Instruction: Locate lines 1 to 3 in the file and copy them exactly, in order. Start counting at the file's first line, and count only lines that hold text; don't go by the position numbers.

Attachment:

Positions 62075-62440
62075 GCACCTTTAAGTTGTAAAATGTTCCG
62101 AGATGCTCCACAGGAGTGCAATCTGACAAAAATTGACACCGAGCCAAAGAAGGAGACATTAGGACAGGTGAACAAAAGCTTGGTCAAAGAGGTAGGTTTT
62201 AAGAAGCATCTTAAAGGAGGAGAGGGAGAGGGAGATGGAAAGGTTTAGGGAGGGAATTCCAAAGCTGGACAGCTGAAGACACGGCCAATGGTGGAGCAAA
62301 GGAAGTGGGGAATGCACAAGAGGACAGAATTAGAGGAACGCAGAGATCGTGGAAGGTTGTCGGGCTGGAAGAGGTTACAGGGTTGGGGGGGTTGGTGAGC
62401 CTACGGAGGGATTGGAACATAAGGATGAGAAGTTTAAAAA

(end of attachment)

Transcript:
Positions 62075-62440
62075 GCACCTTTAAGTTGTAAAATGTTCCG
62101 AGATGCTCCACAGGAGTGCAATCTGACAAAAATTGACACCGAGCCAAAGAAGGAGACATTAGGACAGGTGAACAAAAGCTTGGTCAAAGAGGTAGGTTTT